The occasional chickadee was less comfortable with my presence; I was only able to capture one at a distance.

Later Rick asked me what kind of birds they were. When I told him, he said, "That's why there are so many of them!" – referring to the loss of evergreen habitat next door. I hadn't thought of that....

Late last night I couldn't sleep, and wandered out into the great room to look out over the moonlit landscape. I watched, thinking I might see some wildlife like deer or raccoons. Raccoons – I hadn't thought about them since the neighboring lot sold. The family that visits our birdfeeder at night always comes from that fence line. The thought of their home being destroyed made me sad. Hopefully they had made safe their escape, and found a new home in the woods to our south.

That's it for now from . . .

Friday, November 20, 2015

Texture Tuesday

– with photos shot on a Friday, because I don't have enough time at the moment to compose my Thankful Thursday post. Ha!

Oh, and here's a "portal" shot, inspired by Sara, taken through my "last stand" Japanese maple at the front of the house.

That's it for now from . . .

Thursday, November 19, 2015

"O-ewe child...

things are gonna get easier."
Last night I had a little uncommitted time so I turned my attention to Bree. It has pained me to see her lovely lamb fleece – the nicest fleece she'll ever grow – covered with hay, but timing, as well as time, has been a problem. The ├╝ber-soft lamb fleeces, sometimes tipped with birth coat, seem prone to cotting when coated too soon. The hay load will only get worse when I break up my breeding group soon, though, so it was time to clean her up as best I could and get a coat on her.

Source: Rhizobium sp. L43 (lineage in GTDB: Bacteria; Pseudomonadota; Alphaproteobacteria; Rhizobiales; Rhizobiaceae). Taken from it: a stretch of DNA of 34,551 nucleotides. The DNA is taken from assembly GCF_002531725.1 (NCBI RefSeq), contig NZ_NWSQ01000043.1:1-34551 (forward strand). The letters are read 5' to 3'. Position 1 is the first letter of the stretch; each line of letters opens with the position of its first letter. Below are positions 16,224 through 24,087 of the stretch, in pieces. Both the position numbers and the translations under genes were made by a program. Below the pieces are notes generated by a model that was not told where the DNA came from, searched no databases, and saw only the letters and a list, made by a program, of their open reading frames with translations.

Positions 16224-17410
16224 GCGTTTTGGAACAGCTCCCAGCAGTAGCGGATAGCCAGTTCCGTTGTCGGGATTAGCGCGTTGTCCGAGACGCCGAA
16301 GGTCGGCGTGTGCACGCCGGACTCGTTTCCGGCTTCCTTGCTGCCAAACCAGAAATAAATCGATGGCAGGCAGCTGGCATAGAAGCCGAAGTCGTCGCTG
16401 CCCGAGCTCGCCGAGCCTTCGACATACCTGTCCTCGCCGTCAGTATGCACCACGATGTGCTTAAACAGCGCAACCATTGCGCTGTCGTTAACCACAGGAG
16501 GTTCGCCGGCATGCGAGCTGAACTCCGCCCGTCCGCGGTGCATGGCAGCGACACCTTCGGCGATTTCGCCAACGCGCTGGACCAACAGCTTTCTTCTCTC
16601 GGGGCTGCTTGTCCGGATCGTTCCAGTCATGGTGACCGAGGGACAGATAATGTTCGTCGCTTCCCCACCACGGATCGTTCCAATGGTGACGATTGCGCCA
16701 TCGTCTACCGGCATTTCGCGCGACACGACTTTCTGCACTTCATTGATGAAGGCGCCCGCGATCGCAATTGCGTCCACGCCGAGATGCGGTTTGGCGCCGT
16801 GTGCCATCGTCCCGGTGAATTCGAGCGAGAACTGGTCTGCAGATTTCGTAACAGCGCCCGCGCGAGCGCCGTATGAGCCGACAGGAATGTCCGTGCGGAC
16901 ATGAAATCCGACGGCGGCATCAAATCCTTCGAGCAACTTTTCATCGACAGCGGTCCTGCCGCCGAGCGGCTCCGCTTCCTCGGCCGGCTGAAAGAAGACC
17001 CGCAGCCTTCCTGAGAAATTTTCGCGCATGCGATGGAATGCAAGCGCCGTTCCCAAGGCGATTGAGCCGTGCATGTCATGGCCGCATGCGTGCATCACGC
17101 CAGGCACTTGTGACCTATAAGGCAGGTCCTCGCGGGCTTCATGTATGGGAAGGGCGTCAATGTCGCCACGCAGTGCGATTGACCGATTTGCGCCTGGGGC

This lightweight Rocky Sheep Suit should help keep her gorgeous fleece from cotting on the tips. It is SO soft and crimpy, with excellent length – just the outcome I desired when I crossed Vienna and Blake last year. Here's hoping for more (ewe!) lambs just as nice next spring from the same cross!

That's it for now from . . .

Wednesday, November 18, 2015

Old dog, new tricks

Yesterday it rained and blew and blew and rained. Before work I snapped a couple photos of "alternate sunshine" and posted them on Instagram; it was a good day to report to a desk job!

But this morning...

Since Saturday night....
...oh, this morning! The sun was shining and the birds were singing! Although many of the leaves had been stripped from the trees, they made such colorful confetti on the ground. When I returned from barn chores, Brian still wasn't up so we could get through as much of our homeschool curriculum as possible before leaving for homeschool co-op. Rather than getting frustrated, I went back outside and rode my horse, pulled some weeds, pruned some branches, disconnected and coiled all but the barn hose. When I returned to the house just before 10, he and Rick were finally up and eating breakfast. So I sent Brian off with his dad and will report to the co-op alone – after a little alone time here. Maybe I'm finally getting smarter in my old age. ;-)

That's it for today from . . .